I wish that the C++ type system we could properly assert the function types against to the generate code.
Therefore I will suggest to change the offset to:

 - A structure to hold a typed offset:
> template <T>
> struct TypedOffset {
>     const uint32_t start;
>     TypedOffset(uint32_t start) : start_(start) {}
> };

 - Returned by each function:
> template <typename V>
> static TypedOffset<V(*)(const V*)>
> GenLoad(MacroAssembler& masm, Synchronization sync)
> {
>     Scalar::Type size = Scalar::FromType<V>();
>     ArgIterator iter;
>     uint32_t start = GenPrologue(masm, &iter);
>     GenGprArg(masm, MIRType::Pointer, &iter, AtomicPtrReg);
> 
>     // …
> }

 - A structure to cast TypedOffset into its typed pointer:
>    template <typename T>
>    SetFromTypedOffset(T& val, uint8_t* code, TypedOffset<T> offset) {
>        val = T(code + offset.start);
>    }

 - And used to set in the correct variable:
> auto load8SeqCst = GenLoad<uint8_t>(masm, Synchronization::Full());
> 
> […]
> 
> SetFromTypedOffset(AtomicLoad8SeqCst, code, load8SeqCst);

::: js/src/jit/shared/AtomicOperations-shared-jit.h
@@ +210,5 @@
> +        T oldval = *addr; /* good initial approximation */            \
> +        for (;;) {                                                    \
> +            T nextval = (T)AtomicCmpXchg64SeqCst((uint64_t*)addr,     \
> +                                                   (uint64_t)val,     \
> +                                                   (uint64_t)oldval); \

Swap oldval and val in this function call.

@@ +338,5 @@
> +        T oldval = *addr; /* Good initial approximation */              \
> +        for (;;) {                                                      \
> +            T nextval = (T)AtomicCmpXchg64SeqCst((uint64_t*)addr,       \
> +                                                   (uint64_t)(oldval + val), \
> +                                                   (uint64_t)oldval);   \

Swap these 2 lines in the function call: (oldval + val) is the new value.

@@ +408,5 @@
> +        T oldval = *addr;                                               \
> +        for (;;) {                                                      \
> +            T nextval = (T)AtomicCmpXchg64SeqCst((uint64_t*)addr,       \
> +                                                   (uint64_t)(oldval OP val), \
> +                                                   (uint64_t)oldval);   \

Swap these 2 lines in the function call to AtomicCmpXchg64SeqCst.
Attachment #9016313 - Flags: review?(nicolas.b.pierron) → review+
Attachment #9016314 - Flags: review?(nfroyd) → review+
Attachment #9016313 - Flags: review?(jwalden+bmo)

(In reply to Nathan Froyd [:froydnj] from comment #14)

Comment on attachment 9016313 [details] [diff] [review]
bug1394420-jit-generate-atomics-v7.patch

Review of attachment 9016313 [details] [diff] [review]:

I did not look super-closely at the generators, but from a superficial look,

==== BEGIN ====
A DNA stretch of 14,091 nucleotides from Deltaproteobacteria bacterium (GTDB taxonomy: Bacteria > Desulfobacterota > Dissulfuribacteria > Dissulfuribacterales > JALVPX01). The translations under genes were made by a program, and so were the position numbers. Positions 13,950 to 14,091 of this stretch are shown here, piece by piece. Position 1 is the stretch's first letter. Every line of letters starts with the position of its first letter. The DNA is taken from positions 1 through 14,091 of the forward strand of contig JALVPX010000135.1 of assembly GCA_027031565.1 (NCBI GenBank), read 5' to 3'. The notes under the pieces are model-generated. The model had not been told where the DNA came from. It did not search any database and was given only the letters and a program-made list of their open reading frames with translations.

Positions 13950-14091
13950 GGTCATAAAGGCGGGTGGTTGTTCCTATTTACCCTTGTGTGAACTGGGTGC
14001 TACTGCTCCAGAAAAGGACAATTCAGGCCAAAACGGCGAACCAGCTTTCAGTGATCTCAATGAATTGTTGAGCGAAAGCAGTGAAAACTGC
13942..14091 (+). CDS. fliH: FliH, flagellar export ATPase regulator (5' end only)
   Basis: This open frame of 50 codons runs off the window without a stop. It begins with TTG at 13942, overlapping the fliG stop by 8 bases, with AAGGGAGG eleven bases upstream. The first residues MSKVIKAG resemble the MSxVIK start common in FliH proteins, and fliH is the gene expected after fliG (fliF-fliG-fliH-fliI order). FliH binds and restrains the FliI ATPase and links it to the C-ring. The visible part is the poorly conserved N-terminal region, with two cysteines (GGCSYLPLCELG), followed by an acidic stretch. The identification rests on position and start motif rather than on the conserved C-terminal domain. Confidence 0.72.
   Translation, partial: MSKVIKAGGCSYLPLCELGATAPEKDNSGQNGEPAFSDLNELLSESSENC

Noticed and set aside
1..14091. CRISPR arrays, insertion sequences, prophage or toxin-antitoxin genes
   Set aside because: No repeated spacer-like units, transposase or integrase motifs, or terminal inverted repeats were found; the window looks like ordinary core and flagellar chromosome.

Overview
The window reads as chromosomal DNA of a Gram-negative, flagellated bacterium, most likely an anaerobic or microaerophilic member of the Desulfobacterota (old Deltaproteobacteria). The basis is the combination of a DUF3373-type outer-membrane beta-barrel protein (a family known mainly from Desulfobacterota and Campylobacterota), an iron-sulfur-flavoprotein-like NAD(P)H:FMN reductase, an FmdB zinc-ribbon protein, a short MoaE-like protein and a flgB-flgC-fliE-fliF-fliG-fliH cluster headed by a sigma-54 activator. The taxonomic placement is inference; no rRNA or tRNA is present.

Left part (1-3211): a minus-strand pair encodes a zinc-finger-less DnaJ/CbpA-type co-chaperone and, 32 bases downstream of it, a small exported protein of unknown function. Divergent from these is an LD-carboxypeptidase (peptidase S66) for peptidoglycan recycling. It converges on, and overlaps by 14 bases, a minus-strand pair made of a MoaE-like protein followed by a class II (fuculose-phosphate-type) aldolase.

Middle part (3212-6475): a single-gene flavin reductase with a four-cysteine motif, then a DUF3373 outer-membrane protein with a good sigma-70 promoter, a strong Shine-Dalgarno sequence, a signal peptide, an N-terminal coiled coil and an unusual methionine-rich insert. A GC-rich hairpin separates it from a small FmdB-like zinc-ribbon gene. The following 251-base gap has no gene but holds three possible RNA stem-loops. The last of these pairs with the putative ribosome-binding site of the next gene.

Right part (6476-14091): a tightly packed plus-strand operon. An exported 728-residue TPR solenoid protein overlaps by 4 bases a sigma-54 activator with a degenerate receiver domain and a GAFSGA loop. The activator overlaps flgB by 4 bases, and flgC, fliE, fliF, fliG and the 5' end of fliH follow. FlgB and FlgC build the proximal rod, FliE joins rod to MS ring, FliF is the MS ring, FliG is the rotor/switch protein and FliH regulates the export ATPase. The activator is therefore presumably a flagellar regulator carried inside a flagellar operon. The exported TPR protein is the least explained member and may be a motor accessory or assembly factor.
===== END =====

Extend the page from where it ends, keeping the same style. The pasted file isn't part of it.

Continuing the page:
they looked fine.

::: js/src/jit/shared/AtomicOperations-shared-jit.cpp
@@ +295,5 @@

+#endif

  •  default:
    
  •    MOZ_CRASH("Unknown size");
    
  • }
  • masm.memoryBarrier(sync.barrierAfter);

I think the semantics imposed by unconditionally generating barriers is
stronger than we need on e.g. x86. So this approach is not currently as
performant as we could be?

It doesn't do that. The sync object has a number of bitvectors specifying the barriers that are actually required for the context of the Synchronization. So if the Synchronization comes from an unordered access, barrierAfter will be zero, and no fences will be emitted. If the Synchronization comes from Synchronization::Load(), no code will be emitted on x86, due to the definition of memoryBarrier(). Only for Synchronization::Store and Synchronization::Full will there be a bit here that forces a fence emitted, as desired.

@@ +302,5 @@

  • return start;
    +}

+static uint32_t
+GenStore(MacroAssembler& masm, Scalar::Type size, Synchronization sync)

sync is apparently unused in this function, which seems suspicious.

Nice catch.

@@ +385,5 @@

  •        MOZ_CRASH("Unknown size");
    
  •    }
    
  •    offset += direction == CopyDir::DOWN ? 1 : -1;
    
  • }
  • masm.memoryBarrier(sync.barrierAfter);

We only need barriers before and after all the instructions, not in between?
(I'm not sure what the semantics are here, so asking mostly for my own
edification?

A good question. Right now all the callers of GenCopy() pass Synchronization::None(), so it's a moot point. For WebAssembly I expect the spec will say that the copy will have a barrier at the end. I'll remove the sync for now.

@@ +750,5 @@

  • uint32_t nop = GenNop(masm);
    +#endif
  • uint32_t load8SeqCst = GenLoad(masm, SIZE8, Synchronization::Full());
  • uint32_t load16SeqCst = GenLoad(masm, SIZE16, Synchronization::Full());

Is it worth having local synchronization objects that can be passed in here,
rather than continuously repeating Sychronization::FOO()?

Well... matter of taste? Let me think about it.

@@ +875,5 @@

  • AtomicCompilerFence = (void(*)())(code + nop);
    +#endif
  • AtomicLoad8SeqCst = (uint8_t()(const uint8_t addr))(code + load8SeqCst);
  • AtomicLoad16SeqCst = (uint16_t()(const uint16_t addr))(code + load16SeqCst);

Drive-by comments, but this is not code I own, so feel free to ignore!

  1. I think the use of variable names in the function type clutters things up.